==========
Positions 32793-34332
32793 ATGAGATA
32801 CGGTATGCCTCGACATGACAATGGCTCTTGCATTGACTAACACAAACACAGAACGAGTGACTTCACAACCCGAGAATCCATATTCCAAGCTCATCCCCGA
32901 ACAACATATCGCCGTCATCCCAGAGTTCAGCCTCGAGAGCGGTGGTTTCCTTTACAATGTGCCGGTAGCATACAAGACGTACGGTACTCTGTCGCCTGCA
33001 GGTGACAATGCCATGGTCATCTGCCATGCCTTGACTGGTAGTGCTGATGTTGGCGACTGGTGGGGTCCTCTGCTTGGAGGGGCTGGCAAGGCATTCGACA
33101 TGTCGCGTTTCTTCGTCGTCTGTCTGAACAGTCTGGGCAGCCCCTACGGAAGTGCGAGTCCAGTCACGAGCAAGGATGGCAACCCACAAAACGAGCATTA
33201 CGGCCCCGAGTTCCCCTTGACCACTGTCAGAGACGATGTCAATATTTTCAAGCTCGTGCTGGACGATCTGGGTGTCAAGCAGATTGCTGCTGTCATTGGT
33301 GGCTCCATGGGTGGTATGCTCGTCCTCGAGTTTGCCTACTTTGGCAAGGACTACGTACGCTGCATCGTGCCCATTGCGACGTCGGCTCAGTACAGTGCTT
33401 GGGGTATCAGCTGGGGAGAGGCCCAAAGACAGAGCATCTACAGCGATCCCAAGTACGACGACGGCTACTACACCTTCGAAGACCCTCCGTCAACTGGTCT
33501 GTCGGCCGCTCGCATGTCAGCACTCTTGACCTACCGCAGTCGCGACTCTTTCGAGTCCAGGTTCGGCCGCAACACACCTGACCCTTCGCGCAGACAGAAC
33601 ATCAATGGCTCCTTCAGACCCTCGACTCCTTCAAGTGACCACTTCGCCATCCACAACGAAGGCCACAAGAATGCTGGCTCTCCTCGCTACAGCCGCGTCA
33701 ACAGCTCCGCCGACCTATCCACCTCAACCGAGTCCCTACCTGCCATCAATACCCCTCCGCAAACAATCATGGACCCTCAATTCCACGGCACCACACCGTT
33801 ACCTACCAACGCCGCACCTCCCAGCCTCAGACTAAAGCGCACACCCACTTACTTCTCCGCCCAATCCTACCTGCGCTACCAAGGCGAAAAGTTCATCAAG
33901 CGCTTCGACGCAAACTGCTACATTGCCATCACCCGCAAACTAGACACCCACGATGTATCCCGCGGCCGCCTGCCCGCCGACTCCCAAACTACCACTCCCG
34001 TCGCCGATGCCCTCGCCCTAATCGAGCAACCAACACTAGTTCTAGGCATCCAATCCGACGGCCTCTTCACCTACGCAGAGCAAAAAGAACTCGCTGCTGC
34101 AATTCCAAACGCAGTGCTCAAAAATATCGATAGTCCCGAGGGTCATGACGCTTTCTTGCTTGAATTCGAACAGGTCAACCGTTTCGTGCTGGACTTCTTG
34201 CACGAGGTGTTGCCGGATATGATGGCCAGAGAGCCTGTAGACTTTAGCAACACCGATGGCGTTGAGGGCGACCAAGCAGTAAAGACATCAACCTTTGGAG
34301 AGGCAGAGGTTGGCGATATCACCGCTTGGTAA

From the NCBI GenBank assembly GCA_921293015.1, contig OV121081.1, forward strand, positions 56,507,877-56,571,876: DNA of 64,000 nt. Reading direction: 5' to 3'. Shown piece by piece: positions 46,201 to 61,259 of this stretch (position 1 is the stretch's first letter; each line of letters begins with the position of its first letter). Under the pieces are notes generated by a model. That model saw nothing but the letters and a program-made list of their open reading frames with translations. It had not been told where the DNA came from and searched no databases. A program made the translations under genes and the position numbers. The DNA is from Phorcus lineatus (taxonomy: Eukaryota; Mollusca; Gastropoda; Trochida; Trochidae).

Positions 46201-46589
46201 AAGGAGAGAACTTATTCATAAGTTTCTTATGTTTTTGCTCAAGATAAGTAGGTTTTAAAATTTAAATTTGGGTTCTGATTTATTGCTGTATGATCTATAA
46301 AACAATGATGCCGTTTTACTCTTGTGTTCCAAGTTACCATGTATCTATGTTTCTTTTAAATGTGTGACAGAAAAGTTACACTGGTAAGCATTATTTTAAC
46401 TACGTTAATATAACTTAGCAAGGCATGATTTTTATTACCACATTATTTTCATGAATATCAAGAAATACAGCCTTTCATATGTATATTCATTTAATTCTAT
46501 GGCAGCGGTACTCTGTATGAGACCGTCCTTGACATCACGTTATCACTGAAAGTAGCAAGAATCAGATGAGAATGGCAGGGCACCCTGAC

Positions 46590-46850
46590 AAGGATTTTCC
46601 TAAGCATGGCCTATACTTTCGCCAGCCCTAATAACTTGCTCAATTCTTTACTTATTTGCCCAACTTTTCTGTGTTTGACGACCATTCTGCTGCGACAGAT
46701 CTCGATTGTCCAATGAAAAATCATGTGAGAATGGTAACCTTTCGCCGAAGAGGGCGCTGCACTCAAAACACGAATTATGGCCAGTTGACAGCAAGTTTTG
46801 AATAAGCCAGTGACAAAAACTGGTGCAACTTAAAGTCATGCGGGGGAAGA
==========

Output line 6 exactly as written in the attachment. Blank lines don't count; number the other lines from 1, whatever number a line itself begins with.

33101 TGTCGCGTTTCTTCGTCGTCTGTCTGAACAGTCTGGGCAGCCCCTACGGAAGTGCGAGTCCAGTCACGAGCAAGGATGGCAACCCACAAAACGAGCATTA